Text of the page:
Finally (that the most essential may not remain unsaid), one comes back out of such abysses, out of such severe sickness, and out of the sickness of strong suspicion new-born, with the skin cast ; more sensitive, more wicked, with a finer taste for joy, with a more delicate tongue for all good things, with a merrier disposition, with a second and more dangerous innocence in joy; more childish at the same time, and a hundred times more refined than ever before. Oh, how repugnant to us now is pleasure, coarse, dull, drab pleasure, as the pleasure-seekers, our "cultured" classes, our rich and ruling classes, usually understand it ! How malignantly we now listen to the great holiday-hubbub with which "cultured people" and city-men at present allow themselves to be forced to "spiritual enjoyment" by art, books, and music, with the help of spirituous liquors! How the theatrical cry of passion now pains our ear, how strange to our taste has all the romantic riot and sensuous bustle which the cultured populace love become (together with their aspirations after the exalted, the elevated, and the intricate)! No, if we convalescents need an art at all, it is another art a mocking, light, volatile, divinely serene, divinely ingenious art, which blazes up like a clear flame, into a cloudless heaven! Above all, an art for artists, only for artists! We at last know better what is first of all necessary for it namely, cheerfulness, every kind of cheerfulness, my friends! Also as artists: I should like to prove it. We now know something too well, we men of knowledge: oh, how well we are now learning to forget and not know, as artists ! And as to our future, we are not likely to be found again in the tracks of those Egyptian youths who at night make the temples unsafe, embrace statues, and would fain unveil, uncover, and put in clear light, everything which for good reasons is kept concealed.1 No, we have got disgusted with this bad taste, this will to truth, to "truth at all costs," this youthful madness in the love of truth : we are now too experienced, too serious, too joyful, too singed, too profound for that... We no longer believe that truth remains truth when the veil is withdrawn from it: we have lived long enough to believe this. At present we regard it as a matter of propriety not to be anxious either to see everything naked, or to be present at everything, or to understand and "know" everything. "Is it true that the good God is everywhere present? " asked a little girl of her mother: "I think that is indecent": a hint to philosophers! One should have more reverence for the shame-facedness with which nature has concealed herself behind enigmas and motley uncertainties. Perhaps truth is a woman who has reasons for not showing her reasons? Perhaps her name is Baubo, to speak in Greek?... Oh, those Greeks! They knew how to live: for that purpose it is necessary to keep bravely to the surface, the fold and the skin; to worship appearance, to believe in forms, tones, and words, in the whole Olympus of appearance! Those Greeks were superficial - from profundity ! And are we not coming back precisely to this point, we dare-devils of the spirit, who have scaled the highest and most dangerous peak of contemporary thought, and have looked around us from it, have looked down from it? Are we not precisely in this respect Greeks? Worshippers of forms, of tones, and of words? And precisely on that account artists?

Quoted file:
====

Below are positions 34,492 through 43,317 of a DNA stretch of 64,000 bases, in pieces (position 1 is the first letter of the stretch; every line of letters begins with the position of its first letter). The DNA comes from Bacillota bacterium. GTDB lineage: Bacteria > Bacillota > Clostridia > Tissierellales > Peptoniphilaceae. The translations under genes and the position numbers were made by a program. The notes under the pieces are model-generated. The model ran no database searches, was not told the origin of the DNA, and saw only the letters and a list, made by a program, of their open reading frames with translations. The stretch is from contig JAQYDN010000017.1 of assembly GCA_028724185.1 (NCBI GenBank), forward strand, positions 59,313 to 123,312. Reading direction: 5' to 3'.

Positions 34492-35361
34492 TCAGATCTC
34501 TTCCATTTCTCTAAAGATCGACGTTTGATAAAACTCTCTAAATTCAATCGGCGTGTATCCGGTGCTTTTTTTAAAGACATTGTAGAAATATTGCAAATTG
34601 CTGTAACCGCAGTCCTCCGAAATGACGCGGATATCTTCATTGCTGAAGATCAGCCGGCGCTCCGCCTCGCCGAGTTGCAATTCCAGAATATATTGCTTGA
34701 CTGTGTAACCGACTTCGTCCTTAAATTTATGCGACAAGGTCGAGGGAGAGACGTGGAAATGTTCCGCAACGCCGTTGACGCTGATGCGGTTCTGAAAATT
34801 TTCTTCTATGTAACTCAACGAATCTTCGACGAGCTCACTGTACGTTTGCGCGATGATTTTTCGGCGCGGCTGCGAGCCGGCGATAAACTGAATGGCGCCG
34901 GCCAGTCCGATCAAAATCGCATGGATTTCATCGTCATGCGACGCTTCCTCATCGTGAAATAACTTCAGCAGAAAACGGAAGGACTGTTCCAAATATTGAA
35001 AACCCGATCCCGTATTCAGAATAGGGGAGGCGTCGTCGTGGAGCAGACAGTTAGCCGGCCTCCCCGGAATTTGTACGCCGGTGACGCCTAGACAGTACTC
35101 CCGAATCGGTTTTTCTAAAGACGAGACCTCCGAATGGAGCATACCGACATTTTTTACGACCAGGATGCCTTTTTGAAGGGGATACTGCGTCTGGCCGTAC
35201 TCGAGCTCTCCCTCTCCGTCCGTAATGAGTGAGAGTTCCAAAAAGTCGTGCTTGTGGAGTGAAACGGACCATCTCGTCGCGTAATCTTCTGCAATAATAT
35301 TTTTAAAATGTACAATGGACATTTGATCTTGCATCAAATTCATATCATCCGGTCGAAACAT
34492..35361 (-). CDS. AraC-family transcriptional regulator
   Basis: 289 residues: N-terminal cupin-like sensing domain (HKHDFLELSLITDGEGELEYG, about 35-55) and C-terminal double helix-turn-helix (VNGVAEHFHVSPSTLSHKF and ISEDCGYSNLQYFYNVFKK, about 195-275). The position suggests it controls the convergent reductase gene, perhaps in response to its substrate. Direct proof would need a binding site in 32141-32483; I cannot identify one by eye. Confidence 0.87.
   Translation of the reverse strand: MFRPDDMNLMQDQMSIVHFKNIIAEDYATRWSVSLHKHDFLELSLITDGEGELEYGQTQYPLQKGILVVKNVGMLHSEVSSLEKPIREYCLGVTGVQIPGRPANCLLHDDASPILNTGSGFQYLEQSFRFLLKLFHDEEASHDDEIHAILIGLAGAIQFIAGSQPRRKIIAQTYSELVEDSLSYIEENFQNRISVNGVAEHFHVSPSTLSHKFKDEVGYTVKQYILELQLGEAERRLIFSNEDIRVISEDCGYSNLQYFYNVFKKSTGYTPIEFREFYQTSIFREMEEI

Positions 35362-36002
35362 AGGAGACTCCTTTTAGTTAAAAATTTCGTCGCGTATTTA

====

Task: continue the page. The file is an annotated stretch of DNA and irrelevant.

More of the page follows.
RUTA, near GENOA Autumn, 1886.
An allusion to Schiller’s poem : “ The Veiled Image of Sais.” TR.